|Matthew Henry's Concise Commentary|
4:7-16 Unto every believer is given some gift of grace, for their mutual help. All is given as seems best to Christ to bestow upon every one. He received for them, that he might give to them, a large measure of gifts and graces; particularly the gift of the Holy Ghost. Not a mere head knowledge, or bare acknowledging Christ to be the Son of God, but such as brings trust and obedience. There is a fulness in Christ, and a measure of that fulness given in the counsel of God to every believer; but we never come to the perfect measure till we come to heaven. God's children are growing, as long as they are in this world; and the Christian's growth tends to the glory of Christ. The more a man finds himself drawn out to improve in his station, and according to his measure, all that he has received, to the spiritual good of others, he may the more certainly believe that he has the grace of sincere love and charity rooted in his heart.
Verses 7-16. - VARIETY OF GIFTS IN CONNECTION WITH UNITY; USE TO BE MADE OF THEM. Verse 7. - But to each one of us was grace given according to the measure of the gift of Christ. In the Church all do not get alike; grace is not given in equal measures as the manna in the wilderness; Christ, as the great Bestower, measures out his gifts, and each receives according to his measure. Compare parable of talents. "Grace" does not refer merely to supernatural gifts, but also to the ordinary spiritual gifts of men. These are varied, because what each gets he gets for the good of the rest; the Church is a fellowship or brotherhood, where each has an interest in all and all in each, and is bound to act accordingly.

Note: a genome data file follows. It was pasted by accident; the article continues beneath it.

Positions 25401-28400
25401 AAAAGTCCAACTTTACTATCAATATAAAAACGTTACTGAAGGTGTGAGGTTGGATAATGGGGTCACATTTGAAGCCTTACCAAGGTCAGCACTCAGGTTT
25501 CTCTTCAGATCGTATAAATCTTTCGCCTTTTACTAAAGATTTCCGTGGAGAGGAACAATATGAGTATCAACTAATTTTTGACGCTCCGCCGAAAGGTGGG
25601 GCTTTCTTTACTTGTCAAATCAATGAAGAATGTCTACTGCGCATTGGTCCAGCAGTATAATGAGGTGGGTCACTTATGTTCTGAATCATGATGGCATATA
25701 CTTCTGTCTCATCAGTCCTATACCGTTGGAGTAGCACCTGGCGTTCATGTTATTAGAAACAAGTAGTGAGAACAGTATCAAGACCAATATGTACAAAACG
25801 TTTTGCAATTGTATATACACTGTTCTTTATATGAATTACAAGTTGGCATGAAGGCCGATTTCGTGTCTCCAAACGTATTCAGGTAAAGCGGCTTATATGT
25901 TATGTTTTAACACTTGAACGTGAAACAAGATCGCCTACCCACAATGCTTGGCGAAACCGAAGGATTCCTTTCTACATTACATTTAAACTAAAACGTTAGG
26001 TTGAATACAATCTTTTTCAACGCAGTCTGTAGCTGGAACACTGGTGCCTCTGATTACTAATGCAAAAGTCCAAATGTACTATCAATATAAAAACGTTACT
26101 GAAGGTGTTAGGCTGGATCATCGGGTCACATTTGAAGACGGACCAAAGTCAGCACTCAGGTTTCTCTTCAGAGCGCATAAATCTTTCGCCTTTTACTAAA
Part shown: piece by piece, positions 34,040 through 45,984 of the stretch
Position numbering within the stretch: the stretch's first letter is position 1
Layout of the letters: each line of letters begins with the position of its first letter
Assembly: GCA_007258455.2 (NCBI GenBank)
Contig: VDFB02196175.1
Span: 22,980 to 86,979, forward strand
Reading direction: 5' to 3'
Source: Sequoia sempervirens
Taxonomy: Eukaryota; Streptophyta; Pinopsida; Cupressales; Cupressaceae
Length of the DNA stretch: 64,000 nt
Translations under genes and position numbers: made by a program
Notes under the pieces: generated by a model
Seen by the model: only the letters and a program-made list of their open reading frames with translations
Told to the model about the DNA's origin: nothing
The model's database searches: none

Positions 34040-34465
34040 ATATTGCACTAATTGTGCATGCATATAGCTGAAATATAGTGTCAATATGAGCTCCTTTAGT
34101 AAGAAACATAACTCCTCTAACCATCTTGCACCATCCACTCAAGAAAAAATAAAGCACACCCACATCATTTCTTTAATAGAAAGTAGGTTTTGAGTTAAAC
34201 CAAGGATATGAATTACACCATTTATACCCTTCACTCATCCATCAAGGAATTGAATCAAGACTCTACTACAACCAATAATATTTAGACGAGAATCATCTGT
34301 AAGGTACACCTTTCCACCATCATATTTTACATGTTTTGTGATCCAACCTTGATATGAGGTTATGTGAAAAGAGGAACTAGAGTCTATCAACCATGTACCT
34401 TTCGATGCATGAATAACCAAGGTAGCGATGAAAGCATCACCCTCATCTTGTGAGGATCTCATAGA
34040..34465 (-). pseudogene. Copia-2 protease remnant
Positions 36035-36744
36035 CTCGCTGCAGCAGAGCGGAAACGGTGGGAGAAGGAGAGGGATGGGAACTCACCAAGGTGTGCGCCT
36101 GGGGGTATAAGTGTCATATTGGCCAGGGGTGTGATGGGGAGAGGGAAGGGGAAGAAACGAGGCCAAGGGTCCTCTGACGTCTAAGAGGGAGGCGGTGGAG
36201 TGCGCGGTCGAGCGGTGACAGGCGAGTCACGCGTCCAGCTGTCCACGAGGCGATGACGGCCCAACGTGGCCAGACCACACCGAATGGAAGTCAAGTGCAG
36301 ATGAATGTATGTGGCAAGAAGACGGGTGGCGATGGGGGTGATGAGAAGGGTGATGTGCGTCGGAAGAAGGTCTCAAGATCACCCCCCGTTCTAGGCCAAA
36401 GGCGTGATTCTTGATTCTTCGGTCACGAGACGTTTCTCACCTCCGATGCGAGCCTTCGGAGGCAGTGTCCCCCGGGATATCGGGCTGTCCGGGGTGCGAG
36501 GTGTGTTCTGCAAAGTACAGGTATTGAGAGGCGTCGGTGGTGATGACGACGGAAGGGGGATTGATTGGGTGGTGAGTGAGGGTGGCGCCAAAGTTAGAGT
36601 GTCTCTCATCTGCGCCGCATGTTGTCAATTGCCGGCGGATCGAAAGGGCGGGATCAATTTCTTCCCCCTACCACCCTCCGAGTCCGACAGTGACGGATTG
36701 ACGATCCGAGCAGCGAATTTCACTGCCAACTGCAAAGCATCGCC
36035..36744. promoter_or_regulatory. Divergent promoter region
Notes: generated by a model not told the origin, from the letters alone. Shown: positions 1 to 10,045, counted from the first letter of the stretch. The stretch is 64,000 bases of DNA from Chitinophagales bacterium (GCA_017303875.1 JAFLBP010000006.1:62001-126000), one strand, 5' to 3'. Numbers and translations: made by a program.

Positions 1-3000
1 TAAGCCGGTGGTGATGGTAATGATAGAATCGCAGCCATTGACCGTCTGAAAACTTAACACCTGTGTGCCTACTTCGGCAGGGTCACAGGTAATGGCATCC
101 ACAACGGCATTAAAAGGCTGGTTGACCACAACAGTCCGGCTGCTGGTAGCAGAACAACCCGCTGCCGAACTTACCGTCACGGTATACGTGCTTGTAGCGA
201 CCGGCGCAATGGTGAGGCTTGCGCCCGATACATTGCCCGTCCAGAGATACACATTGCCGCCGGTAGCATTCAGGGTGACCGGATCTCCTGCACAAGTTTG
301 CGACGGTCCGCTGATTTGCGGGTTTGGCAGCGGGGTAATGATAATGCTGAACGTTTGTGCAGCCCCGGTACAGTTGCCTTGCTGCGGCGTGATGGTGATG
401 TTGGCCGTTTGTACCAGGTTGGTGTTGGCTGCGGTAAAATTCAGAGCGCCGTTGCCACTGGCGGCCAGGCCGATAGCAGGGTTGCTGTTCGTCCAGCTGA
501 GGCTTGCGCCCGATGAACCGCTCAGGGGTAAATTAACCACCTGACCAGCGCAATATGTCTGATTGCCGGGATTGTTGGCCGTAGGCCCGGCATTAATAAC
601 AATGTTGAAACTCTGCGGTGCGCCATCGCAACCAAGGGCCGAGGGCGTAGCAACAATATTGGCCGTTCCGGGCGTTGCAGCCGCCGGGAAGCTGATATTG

Gill's Exposition of the Entire Bible
But unto everyone of us is given grace,.... Which may refer to the saints in common, and may be interpreted of justifying, pardoning, adopting, sanctifying, and persevering grace, bestowed upon them all, freely and liberally, not grudgingly, nor niggardly, and without motive and condition in them; or to the ministers of the Gospel, and so design gifts fitting for the ministry, which every one has, though differing one from another, and all of free grace:
according to the measure of the gift of Christ: either according to the gift of grace to Christ before the world began, and the measure of it, which he communicates to them in time, even grace for grace; or according to that measure of gifts which Christ received from men at his ascension: it may be observed that every member of Christ, and minister of his, receive more or less grace and gifts from him; and that what they receive is all of free grace, and in measure; and though they may have gifts differing one from another, yet all are useful; so that there is no room for pride, envy, and contempt, which would break in upon the unity of the Spirit; for what is said from Ephesians 4:3 contains so many arguments to stir up the saints to endeavour to preserve that.
Jamieson-Fausset-Brown Bible Commentary
7. But—Though "one" in our common connection with "one Lord, one faith, &c., one God," yet "each one of us" has assigned to him his own particular gift, to be used for the good of the whole: none is overlooked; none therefore can be dispensed with for the edifying of the Church (Eph 4:12). A motive to unity (Eph 4:3). Translate, "Unto each one of us was the grace (which was bestowed by Christ at His ascension, Eph 4:8) given according to," &c.
the measure—the amount "of the gift of Christ" (Ro 12:3, 6).
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